Metro Detroit superintendents praise Pavlov educator evaluation bill

FOR IMMEDIATE RELEASE:

Tuesday, October 20, 2015

 

Metro Detroit superintendents praise Pavlov educator evaluation bill

Legislation preserves local control, helps kids learn

 

LANSING – Superintendents from Wayne, Oakland and Macomb counties today praised Sen. Phil Pavlov for his leadership on teacher evaluation legislation. His legislation, Senate Bill 103, is headed to Gov. Rick Snyder for final approval.

“The common-sense educator evaluation legislation crafted by Sen. Pavlov is the product of collaboration with education experts who serve on the front lines,” said Kenneth Gutman, Superintendent of Walled Lake Consolidated Schools. “Constructive, thoughtful evaluation gives teachers the tools they need to teach, and help students learn and grow.”

Districts across the state have successfully used research-based evaluation tools in innovative ways and Senate Bill 103 allows them to continue to do so. The legislation recognizes that local schools are best-positioned to craft evaluation tools that work best at the local level.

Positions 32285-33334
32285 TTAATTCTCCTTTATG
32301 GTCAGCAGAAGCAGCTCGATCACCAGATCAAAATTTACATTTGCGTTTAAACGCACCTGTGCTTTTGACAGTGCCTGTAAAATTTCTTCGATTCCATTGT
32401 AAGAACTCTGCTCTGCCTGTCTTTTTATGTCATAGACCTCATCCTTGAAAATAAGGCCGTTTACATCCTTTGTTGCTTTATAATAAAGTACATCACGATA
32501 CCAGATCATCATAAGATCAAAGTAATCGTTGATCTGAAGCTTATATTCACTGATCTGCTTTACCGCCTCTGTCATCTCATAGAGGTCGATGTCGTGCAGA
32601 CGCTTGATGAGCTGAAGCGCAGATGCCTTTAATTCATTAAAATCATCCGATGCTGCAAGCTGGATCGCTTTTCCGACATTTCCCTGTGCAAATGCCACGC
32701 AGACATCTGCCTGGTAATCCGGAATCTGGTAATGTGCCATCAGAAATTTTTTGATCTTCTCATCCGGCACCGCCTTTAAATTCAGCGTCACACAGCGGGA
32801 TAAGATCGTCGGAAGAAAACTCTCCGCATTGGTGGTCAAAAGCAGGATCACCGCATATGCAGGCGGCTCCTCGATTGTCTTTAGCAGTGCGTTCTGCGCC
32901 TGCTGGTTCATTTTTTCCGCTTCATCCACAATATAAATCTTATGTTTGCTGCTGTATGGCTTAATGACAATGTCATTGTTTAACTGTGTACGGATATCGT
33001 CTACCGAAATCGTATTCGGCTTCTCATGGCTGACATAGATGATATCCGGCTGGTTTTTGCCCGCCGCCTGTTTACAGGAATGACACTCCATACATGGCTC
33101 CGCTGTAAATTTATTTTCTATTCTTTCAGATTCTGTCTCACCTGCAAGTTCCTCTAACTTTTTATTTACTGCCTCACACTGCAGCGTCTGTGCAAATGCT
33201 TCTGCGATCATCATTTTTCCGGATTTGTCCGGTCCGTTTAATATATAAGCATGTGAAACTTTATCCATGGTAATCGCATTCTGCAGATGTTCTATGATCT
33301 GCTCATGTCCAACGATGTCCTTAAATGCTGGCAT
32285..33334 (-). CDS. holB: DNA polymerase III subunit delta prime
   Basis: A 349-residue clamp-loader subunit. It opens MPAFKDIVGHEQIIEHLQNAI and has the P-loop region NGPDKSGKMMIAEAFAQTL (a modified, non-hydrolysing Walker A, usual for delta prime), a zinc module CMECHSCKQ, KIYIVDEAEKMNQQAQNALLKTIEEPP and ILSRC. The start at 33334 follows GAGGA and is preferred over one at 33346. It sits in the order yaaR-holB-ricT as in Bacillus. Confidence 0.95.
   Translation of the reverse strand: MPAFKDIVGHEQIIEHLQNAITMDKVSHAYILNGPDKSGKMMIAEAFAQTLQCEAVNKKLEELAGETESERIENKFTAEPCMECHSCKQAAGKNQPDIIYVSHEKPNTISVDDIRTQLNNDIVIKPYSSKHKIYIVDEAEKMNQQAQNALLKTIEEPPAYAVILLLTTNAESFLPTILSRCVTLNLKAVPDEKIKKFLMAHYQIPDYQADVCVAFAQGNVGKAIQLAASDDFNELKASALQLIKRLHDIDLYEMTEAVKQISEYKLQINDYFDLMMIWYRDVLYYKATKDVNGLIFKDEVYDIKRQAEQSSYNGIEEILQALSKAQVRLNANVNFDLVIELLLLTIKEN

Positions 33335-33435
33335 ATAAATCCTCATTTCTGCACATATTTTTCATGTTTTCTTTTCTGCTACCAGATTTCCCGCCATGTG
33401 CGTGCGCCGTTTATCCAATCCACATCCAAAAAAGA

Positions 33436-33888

“We applaud the Michigan Legislature for laying out a framework for pragmatic, fair and critical evaluations for educators while preserving local control,” said Russell E. Pickell, Superintendent, Riverview Community Schools. “Effective teachers and administrators can make all the difference in the world when it comes to educating our kids, and constructive evaluation will strengthen teaching in our classrooms.”

“We commend Senator Pavlov and the Michigan Legislature for working in good faith with educators on this legislation,” said Mark A. Burton, Executive Director of the Tri-County Alliance for Public Education. “His leadership on this issue should be held up as an example of how legislators can learn from those on the frontlines of education to achieve our common goals and ensure our kids are prepared for college and a career.”

###

The Tri-County Alliance for Public Education is a coalition of education leaders committed to fighting for strong K-12 schools across Michigan. Comprised of Superintendents from every district in Macomb, Oakland and Wayne counties, they are collectively responsible for educating nearly 600,000 students (approximately 40% of the statewide K-12 population).

Top